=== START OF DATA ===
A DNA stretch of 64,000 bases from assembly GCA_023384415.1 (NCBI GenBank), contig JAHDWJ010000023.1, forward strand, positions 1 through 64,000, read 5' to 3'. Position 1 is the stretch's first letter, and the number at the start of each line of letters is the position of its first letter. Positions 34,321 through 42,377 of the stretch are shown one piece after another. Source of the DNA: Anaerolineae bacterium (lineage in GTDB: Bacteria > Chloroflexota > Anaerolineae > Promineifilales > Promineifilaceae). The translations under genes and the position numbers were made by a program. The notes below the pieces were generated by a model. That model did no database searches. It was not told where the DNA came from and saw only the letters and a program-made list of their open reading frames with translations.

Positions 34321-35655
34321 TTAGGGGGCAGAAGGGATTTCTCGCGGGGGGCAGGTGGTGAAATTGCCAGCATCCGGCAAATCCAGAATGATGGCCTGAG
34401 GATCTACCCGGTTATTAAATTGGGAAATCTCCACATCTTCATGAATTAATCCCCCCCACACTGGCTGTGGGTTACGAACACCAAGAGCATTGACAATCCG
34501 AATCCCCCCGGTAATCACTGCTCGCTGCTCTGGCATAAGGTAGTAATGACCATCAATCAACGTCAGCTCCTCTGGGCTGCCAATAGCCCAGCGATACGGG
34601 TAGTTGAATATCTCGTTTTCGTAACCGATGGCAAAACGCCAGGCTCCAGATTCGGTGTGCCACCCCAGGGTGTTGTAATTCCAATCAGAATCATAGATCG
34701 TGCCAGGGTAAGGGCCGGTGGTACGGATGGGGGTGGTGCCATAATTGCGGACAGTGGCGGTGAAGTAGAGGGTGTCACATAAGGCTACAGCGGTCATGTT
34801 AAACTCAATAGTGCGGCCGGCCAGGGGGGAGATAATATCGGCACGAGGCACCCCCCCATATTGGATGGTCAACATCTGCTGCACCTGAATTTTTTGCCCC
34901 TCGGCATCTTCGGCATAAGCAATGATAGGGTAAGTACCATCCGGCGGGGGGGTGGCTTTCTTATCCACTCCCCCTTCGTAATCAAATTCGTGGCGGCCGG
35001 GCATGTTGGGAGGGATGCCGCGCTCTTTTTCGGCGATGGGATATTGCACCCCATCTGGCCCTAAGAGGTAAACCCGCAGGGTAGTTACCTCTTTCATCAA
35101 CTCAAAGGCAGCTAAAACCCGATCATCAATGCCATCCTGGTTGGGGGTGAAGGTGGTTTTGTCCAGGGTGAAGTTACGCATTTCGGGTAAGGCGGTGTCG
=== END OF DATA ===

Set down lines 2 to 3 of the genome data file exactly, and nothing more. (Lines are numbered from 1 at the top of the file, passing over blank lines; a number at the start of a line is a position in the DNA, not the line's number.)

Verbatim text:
Positions 34321-35655
34321 TTAGGGGGCAGAAGGGATTTCTCGCGGGGGGCAGGTGGTGAAATTGCCAGCATCCGGCAAATCCAGAATGATGGCCTGAG